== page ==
Monthly Archives: May 2017

Book: Ordinary Saints: Lessons in the Art of Giving Away Your Life, by Stuart C. Devenish

SSCS member Stuart Devenish’s book, Ordinary Saints, offers a definition of sainthood applicable to the people we encounter in our everyday lives who are deeply committed to living out the Gospel message. Here is the book’s abstract:

In the post-Christian age, after the death of institutional religion, is there any place left for holy people to live as lovers of God? Yes! God’s favorite way of making himself present in the world is through the righteous lives of his holy people. This is a book about saints (defined as activated disciples), who are alive now, and whose everyday goodness announces that God is at work in the world.

Saints are blood-bought, love-steeped, twice-born, re-made people who are Christianity’s living witnesses. Like Jesus, their Master, they are the message, the messenger, and the working model of the kingdom of God. In following Jesus, ordinary saints are invited to give away their lives and spend out of their resources to convey the substance of their faith to a waiting and watching world.

If ever there was a time when Saints need to live courageously for Christ in the world, it is now. But it will take conviction, credibility, and a great deal of audacity. Ordinary Saints explores what it means to be a saint in the 21st-century, by exploring the depth-dimension of saints’ lives, bodies, emotions, values, and relationships.

It offers the simple recipe that if God exists, if the Bible is true, if Jesus saves … What’s going to prove it are the lives of ordinary saints. Thinking of the great saints of the early era of Christian history, St Augustine asked himself, “If they, why not I? – If those men and women could become saints, why cannot I with the help of Him who is all-powerful?”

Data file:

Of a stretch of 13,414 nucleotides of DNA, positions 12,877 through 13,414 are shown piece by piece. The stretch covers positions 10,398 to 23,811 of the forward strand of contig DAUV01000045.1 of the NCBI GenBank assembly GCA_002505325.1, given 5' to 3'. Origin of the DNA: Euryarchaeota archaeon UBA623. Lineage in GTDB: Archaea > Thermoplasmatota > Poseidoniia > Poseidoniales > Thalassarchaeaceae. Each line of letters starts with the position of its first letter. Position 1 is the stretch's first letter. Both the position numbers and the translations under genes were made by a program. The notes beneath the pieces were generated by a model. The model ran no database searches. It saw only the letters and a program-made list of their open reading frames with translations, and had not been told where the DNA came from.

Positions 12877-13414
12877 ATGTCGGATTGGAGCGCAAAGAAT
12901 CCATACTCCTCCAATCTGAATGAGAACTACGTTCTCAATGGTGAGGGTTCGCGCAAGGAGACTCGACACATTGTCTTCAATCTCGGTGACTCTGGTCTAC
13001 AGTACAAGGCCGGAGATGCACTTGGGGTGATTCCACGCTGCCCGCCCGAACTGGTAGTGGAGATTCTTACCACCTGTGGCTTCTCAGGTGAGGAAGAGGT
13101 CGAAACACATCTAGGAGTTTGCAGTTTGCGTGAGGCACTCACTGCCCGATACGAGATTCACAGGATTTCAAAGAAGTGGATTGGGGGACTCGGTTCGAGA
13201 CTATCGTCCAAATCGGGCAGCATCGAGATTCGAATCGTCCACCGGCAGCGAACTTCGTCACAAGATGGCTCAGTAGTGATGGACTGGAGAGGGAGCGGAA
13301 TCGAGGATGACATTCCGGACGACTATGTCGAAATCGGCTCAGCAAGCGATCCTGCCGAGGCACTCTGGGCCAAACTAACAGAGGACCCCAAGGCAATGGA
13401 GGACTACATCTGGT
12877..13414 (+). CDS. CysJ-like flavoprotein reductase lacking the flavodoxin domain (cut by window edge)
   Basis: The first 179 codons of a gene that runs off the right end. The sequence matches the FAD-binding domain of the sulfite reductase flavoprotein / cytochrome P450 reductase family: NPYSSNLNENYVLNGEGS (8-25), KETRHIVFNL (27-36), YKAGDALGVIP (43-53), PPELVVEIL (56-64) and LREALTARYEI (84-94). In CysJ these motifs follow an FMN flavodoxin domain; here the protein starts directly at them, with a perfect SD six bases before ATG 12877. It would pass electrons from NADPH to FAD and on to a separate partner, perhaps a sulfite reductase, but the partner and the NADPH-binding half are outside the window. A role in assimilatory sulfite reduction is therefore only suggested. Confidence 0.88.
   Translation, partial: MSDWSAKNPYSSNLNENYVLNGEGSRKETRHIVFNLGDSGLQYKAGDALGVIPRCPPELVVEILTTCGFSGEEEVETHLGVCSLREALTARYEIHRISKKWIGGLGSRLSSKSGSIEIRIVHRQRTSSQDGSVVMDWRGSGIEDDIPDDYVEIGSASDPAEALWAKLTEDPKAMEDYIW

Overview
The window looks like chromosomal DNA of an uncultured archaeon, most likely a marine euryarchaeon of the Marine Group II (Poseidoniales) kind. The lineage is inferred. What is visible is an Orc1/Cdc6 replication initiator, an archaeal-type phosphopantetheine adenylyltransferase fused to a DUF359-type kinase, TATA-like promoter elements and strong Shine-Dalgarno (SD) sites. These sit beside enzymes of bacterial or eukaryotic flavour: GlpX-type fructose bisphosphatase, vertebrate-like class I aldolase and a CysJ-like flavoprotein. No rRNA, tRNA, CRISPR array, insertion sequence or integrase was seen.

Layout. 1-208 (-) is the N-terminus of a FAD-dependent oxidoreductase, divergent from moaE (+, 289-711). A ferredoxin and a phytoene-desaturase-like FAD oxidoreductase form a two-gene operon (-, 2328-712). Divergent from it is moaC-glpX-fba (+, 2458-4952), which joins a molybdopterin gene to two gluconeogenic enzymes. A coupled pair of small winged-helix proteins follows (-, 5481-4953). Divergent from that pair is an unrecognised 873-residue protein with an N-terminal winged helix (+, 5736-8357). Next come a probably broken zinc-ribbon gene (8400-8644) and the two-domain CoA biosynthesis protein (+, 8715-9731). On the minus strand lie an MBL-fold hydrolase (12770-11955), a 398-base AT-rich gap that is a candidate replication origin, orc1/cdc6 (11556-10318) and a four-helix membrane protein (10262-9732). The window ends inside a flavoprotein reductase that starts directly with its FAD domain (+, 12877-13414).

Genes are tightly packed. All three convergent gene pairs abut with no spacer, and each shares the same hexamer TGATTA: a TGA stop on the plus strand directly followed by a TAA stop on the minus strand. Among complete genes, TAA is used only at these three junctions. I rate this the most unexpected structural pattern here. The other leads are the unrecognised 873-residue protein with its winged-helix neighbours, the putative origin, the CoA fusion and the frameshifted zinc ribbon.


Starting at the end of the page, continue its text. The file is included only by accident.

Stuart Devenish, Ph.D., is the Director of Postgraduate Studies at the School of Ministry, Theology, and Culture, Tabor College of Higher Education, Adelaide, Australia.

Article: Spirituality in Contemporary Ireland: Manifesting Indigeneity, by Bernadette Flanagan and Michael O’Sullivan

The article‘s two authors, Bernadette Flanagan and Michael O’Sullivan, write that scholars of Christian spirituality need to look beyond classical Christian texts to understand developments in contemporary spirituality.  In the case of contemporary spirituality in Ireland, we need to explore practices that predate the advent of Christianity in that country. They introduce their approach in the following excerpt:

… this article will focus in particular on an ethnographic/historical account of how the inter-spiritual blend of indigenous tradition and Christianity is a characteristic feature of an emerging spirituality in Ireland.

In other words, many have responded to the crisis of credibility of religious institutions by wedding a Christian upbringing with pre/early Christian spiritual practices, which are orally available from living older generations in Ireland. The significant emerging spiritual practices that will be reviewed in this article will be the revitalization of Pilgrim paths; the visitation of Holy Wells; the restoration of Pattern Days, celebration of the four key festivals of the Celtic calendar; the engagement between Old and New Monasticism and the turn to public celebrations of ancient Celtic festivals. For some people these new expressions are a retrieval of a neglected stream within Catholicism; whereas for others the new expressions are a mark of separation from the past.

Here’s the article’s citation data:

Flanagan, B. & O’Sullivan, M. “Spirituality in Contemporary Ireland: Manifesting Indigeneity.” Spiritus: A Journal of Christian Spirituality, vol. 16 no. 3, 2016, pp. 55-73.

A subscription to Spiritus is one of the benefits of membership in the Society for the Study of Christian Spirituality.